EXPECTED TO SHIP: Ships Oct - Dec 2018
PRODUCT SCALE: 1:12
PACKAGING TYPE: Window Box
RECOMMENDED AGES: 18 and up
In the new trailer released for Michael Pearce's Beast, can you trust something or someone that seems way too good to be true? Starring Jessie Buckley and Johnny Flynn, Beast will come out in theaters on May 11th.
Synopsis: "Moll is 27 and still living at home, stifled by the small island community around her and too beholden to her family to break away. When she meets Pascal, a free-spirited stranger, a whole new world opens up to her and she begins to feel alive for the first time, falling madly in love. Finally breaking free from her family, Moll moves in with Pascal to start a new life. But when he is arrested as the key suspect in a series of brutal murders, she is left isolated and afraid. Choosing to stand with him against the suspicions of the community, Moll finds herself forced to make choices that will impact her life forever."
Written and directed by Michael Pearce, Beast stars Jessie Buckley, Johnny Flynn, Trystan Gravelle, and Geraldine James. Beast will be released in theaters on May 11th from Roadside Attractions and 30West.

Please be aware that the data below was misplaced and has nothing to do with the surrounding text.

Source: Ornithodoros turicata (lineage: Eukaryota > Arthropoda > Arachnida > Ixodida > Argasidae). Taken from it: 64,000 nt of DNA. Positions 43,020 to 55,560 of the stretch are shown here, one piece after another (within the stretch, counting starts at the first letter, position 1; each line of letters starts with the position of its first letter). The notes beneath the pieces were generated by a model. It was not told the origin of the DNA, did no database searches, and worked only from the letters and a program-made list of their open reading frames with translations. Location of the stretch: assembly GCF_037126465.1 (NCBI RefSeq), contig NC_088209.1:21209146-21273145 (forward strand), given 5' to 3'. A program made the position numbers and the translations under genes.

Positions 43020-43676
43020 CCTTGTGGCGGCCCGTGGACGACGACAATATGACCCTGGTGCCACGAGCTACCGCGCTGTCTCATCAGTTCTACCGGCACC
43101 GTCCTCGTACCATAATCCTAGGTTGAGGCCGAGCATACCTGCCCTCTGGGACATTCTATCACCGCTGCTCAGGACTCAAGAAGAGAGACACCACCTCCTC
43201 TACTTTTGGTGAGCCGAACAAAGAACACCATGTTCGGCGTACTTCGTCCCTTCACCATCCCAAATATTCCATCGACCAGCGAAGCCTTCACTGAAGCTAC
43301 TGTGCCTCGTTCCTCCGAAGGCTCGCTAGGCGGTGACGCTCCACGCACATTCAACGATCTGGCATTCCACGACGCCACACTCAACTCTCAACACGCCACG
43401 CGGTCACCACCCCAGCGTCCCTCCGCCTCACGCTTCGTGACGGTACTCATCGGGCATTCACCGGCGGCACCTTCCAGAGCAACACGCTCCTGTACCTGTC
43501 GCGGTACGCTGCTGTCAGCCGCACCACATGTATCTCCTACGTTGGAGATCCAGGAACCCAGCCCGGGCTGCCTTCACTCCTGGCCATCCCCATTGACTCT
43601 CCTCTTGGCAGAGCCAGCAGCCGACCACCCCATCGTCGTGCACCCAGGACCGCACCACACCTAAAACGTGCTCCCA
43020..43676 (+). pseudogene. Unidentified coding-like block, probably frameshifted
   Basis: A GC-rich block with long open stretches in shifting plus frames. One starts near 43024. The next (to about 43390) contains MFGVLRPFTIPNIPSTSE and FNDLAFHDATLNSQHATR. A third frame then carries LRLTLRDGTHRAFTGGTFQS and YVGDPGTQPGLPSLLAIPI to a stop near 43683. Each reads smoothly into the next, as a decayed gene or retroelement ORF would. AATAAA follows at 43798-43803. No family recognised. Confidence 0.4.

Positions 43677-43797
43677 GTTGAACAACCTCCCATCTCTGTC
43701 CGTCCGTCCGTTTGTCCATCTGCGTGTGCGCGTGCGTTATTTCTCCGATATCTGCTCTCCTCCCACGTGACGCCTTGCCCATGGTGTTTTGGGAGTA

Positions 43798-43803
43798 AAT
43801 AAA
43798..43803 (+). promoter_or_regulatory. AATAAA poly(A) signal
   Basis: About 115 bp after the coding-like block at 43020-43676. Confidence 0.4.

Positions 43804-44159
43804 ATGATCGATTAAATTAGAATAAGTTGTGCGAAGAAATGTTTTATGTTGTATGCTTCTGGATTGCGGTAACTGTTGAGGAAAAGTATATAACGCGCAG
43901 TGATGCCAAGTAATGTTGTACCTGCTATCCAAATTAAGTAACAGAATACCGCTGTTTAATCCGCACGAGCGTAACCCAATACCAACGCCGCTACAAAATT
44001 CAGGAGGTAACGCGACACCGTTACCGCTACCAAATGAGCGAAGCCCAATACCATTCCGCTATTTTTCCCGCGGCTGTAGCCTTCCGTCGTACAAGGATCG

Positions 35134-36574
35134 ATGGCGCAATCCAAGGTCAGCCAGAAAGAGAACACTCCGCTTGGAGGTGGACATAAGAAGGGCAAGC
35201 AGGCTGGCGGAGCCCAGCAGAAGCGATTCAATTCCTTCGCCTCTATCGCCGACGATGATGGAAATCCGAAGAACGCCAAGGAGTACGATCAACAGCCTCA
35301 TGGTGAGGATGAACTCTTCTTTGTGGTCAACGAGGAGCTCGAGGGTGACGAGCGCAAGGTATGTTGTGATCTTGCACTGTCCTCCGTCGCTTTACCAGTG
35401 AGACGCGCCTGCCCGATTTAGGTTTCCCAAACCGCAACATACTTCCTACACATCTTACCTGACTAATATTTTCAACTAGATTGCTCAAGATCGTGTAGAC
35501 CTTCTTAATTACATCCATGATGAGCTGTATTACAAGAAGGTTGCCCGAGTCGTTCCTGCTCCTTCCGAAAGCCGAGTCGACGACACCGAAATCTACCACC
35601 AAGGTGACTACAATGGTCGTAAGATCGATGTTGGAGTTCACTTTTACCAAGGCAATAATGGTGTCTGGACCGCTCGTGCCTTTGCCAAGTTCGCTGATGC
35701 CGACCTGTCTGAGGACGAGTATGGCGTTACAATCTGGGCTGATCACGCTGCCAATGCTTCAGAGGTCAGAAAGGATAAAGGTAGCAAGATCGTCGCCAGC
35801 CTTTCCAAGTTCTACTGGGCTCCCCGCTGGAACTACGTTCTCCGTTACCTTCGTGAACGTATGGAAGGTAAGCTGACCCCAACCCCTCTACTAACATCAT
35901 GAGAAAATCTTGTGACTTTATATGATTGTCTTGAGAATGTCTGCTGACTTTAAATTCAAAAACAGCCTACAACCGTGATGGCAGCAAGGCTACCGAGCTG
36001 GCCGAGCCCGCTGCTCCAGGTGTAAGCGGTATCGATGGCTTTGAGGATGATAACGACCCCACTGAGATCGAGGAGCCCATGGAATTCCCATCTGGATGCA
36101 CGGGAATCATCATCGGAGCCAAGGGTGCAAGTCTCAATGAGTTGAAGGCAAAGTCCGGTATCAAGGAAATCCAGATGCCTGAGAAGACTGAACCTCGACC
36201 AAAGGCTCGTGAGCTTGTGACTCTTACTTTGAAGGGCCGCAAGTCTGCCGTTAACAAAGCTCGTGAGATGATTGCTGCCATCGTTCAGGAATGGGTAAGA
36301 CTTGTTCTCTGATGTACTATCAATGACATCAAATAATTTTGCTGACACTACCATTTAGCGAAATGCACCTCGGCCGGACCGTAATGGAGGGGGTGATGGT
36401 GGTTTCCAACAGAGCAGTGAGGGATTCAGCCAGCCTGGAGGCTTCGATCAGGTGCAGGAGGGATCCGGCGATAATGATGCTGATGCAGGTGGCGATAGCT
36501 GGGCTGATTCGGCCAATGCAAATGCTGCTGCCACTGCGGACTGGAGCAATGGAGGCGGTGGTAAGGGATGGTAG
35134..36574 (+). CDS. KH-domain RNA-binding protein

BEAST Official Trailer | Roadside Attractions | In select theaters May 11 - YouTube
Over the years, I’ve been pretty vocal about how much I adore horror comedies, and considering how challenging the world at large has been over the last few years, it’s truly my favorite subsection of the genre to disappear into as of late. There have been numerous brilliant humorous horror movies over the years, but I thought now would be the perfect time to celebrate 10 films from the modern landscape of genre cinema that have not only been largely under-appreciated by fans, but also do a killer job of finding new ways to merge the funnies with the frights.